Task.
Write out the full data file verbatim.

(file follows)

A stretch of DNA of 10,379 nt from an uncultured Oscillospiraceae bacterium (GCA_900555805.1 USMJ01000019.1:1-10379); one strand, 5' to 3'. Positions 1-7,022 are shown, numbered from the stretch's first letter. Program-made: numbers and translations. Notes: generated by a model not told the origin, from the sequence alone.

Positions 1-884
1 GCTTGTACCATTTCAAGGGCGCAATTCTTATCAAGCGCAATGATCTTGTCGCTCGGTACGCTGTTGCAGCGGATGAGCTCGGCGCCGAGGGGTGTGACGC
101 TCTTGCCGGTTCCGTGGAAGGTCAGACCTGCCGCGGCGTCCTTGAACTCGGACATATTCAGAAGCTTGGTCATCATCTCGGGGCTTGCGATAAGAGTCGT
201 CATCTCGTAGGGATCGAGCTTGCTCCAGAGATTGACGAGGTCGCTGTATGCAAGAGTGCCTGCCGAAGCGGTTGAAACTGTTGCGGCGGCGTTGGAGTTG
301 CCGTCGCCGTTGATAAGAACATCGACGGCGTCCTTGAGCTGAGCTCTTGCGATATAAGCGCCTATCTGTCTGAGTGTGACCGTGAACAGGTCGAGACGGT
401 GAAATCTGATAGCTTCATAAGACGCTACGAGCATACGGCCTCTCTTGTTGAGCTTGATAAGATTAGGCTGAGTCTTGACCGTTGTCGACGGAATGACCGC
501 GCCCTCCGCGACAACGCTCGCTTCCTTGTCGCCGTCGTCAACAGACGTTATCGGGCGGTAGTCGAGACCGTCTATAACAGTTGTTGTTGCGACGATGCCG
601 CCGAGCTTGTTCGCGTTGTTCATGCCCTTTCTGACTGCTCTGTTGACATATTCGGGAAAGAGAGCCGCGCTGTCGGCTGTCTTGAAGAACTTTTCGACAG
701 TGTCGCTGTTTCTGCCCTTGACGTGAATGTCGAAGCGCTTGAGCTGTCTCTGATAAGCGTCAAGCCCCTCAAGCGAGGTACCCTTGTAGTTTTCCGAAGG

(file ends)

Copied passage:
A stretch of DNA of 10,379 nt from an uncultured Oscillospiraceae bacterium (GCA_900555805.1 USMJ01000019.1:1-10379); one strand, 5' to 3'. Positions 1-7,022 are shown, numbered from the stretch's first letter. Program-made: numbers and translations. Notes: generated by a model not told the origin, from the sequence alone.

Positions 1-884
1 GCTTGTACCATTTCAAGGGCGCAATTCTTATCAAGCGCAATGATCTTGTCGCTCGGTACGCTGTTGCAGCGGATGAGCTCGGCGCCGAGGGGTGTGACGC
101 TCTTGCCGGTTCCGTGGAAGGTCAGACCTGCCGCGGCGTCCTTGAACTCGGACATATTCAGAAGCTTGGTCATCATCTCGGGGCTTGCGATAAGAGTCGT
201 CATCTCGTAGGGATCGAGCTTGCTCCAGAGATTGACGAGGTCGCTGTATGCAAGAGTGCCTGCCGAAGCGGTTGAAACTGTTGCGGCGGCGTTGGAGTTG
301 CCGTCGCCGTTGATAAGAACATCGACGGCGTCCTTGAGCTGAGCTCTTGCGATATAAGCGCCTATCTGTCTGAGTGTGACCGTGAACAGGTCGAGACGGT
401 GAAATCTGATAGCTTCATAAGACGCTACGAGCATACGGCCTCTCTTGTTGAGCTTGATAAGATTAGGCTGAGTCTTGACCGTTGTCGACGGAATGACCGC
501 GCCCTCCGCGACAACGCTCGCTTCCTTGTCGCCGTCGTCAACAGACGTTATCGGGCGGTAGTCGAGACCGTCTATAACAGTTGTTGTTGCGACGATGCCG
601 CCGAGCTTGTTCGCGTTGTTCATGCCCTTTCTGACTGCTCTGTTGACATATTCGGGAAAGAGAGCCGCGCTGTCGGCTGTCTTGAAGAACTTTTCGACAG
701 TGTCGCTGTTTCTGCCCTTGACGTGAATGTCGAAGCGCTTGAGCTGTCTCTGATAAGCGTCAAGCCCCTCAAGCGAGGTACCCTTGTAGTTTTCCGAAGG